Cluster operating system rolling upgrade https://technet.microsoft.com/windows-server-docs/failover-clustering/cluster-operating-system-rolling-upgrade

 

 

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Posted October 13, 2016 by Robert Smit [MVP] in Windows Server 2016

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How To use Windows Server 2016 Hyper-V VMGroups #winserv #Cloud #Hyperv #Windowsserver2016   Leave a comment

Suppose you have some Hyper-v Machine’s and running Azure Stack and the VM’s have all follow up codes and there are say 1000 DC and 2000 File servers etc this is a hard time to manage. So there for in Windows Server 2016 you can work with VMGroups. So you don’t have to list all 11151 VM’s on the Hyper-v server to manage a VM you can create groups and manage the Group.  multiple changes in one simple action.

All these options are PowerShell only there is no GUI or indication that there is a configuration active So be careful when you are starting with this.

New-VMGroup

Just a Quick selection how many VM’s are on this host.

New-VMGroup

VMGroups how does this work and how can I use it.

First check what commands we have Add-Get-New-Remove

Get-Command *vmgroup* to get a listing on the Group commands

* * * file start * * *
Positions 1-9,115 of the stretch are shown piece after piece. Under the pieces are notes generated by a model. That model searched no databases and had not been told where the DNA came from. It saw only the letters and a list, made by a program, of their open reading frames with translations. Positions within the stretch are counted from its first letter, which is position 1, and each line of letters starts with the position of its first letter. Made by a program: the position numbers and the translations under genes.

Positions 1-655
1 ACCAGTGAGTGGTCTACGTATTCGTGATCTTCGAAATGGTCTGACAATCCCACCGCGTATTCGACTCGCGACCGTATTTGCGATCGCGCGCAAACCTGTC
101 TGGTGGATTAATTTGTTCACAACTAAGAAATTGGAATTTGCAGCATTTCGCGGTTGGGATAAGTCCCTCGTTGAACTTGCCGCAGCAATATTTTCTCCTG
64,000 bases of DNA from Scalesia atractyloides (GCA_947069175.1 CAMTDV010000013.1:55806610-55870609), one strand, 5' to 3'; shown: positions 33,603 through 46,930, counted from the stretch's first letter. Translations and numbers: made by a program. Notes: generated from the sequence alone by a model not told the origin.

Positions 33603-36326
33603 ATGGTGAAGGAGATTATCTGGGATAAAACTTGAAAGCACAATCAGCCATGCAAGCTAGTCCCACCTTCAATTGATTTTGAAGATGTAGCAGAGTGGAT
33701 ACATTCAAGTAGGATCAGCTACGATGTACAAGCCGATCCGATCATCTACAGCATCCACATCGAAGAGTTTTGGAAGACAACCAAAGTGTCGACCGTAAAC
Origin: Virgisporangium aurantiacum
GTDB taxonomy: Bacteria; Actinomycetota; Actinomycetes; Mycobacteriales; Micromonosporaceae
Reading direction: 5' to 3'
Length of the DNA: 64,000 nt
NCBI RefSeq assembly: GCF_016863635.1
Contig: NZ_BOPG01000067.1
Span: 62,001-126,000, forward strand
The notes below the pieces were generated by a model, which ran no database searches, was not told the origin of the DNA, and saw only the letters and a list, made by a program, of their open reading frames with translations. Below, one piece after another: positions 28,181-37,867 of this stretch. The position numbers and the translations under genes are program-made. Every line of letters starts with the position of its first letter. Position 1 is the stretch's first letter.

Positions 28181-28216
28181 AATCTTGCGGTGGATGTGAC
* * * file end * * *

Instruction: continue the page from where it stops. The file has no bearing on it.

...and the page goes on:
New-VMGroup

VM groups comes in two types

  • VM collections: which is a logical collection of VMs on which you can take some actions at the level group.
  • Management collection: is a logical collection of VM collection groups and or mixed groups

VM Groups can be used when doing the same task to multiple VM’s say backing up Shared VHDX or setting up Replication or start stop VM’s . Its also provide easy management of multiple VMs when using VM Collection Groups.

First we need to create a new group

In this sample I’m using several groups as I have a lot off VM’s running on this Hyper-V server they are divided in several groups.

as the –Verbose will show you some text on what the command did.

# Create new VM Group
New-VMGroup -Name AstackDC -GroupType VMCollectionType –Verbose

New-VMGroup

Now that the Group is created we can add members to the group. as Currently there are no members in any group

Get-VMGroup |SELECT NAME,VMMEMBERS

New-VMGroup

As I have a lot off VM’s with all follow up numbers if need to combine them and not picking them by hand.

First my first 20 Machines are all tenant Domain controllers I create a VM group to combine all these DC’s

$AstackDCten=1..10 | % { Get-VM -Name azurestvm0$_}

New-VMGroup

#Add VMs to the VM Collection Groups

$AstackDCten=1..10 | % { Get-VM -Name azurestvm0$_}
Add-VMGroupMember -VMGroup (Get-VMGroup AstackDCten) -VM $AstackDCten
Get-VMGroup AstackDCten

New-VMGroup

Suppose you want to do maintenance on the DC’s you could create a A and B group and during patching you reboot A first and then B.  It is all possible.

#View the membership of the groups
Get-VM | ft Name, Groups -AutoSize

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Get-VMGroup AstackDC

As you can see there are now multiple ways to show the VM’s  Say you have a test lab or during maintenance you want to stop some VM’s

#Perform actions on the group as if it were a VM
Stop-VM -VM (Get-VMGroup AstackDC).VMMembers
Start-VM -VM (Get-VMGroup AstackDC).VMMembers

Or you can setup a VM replication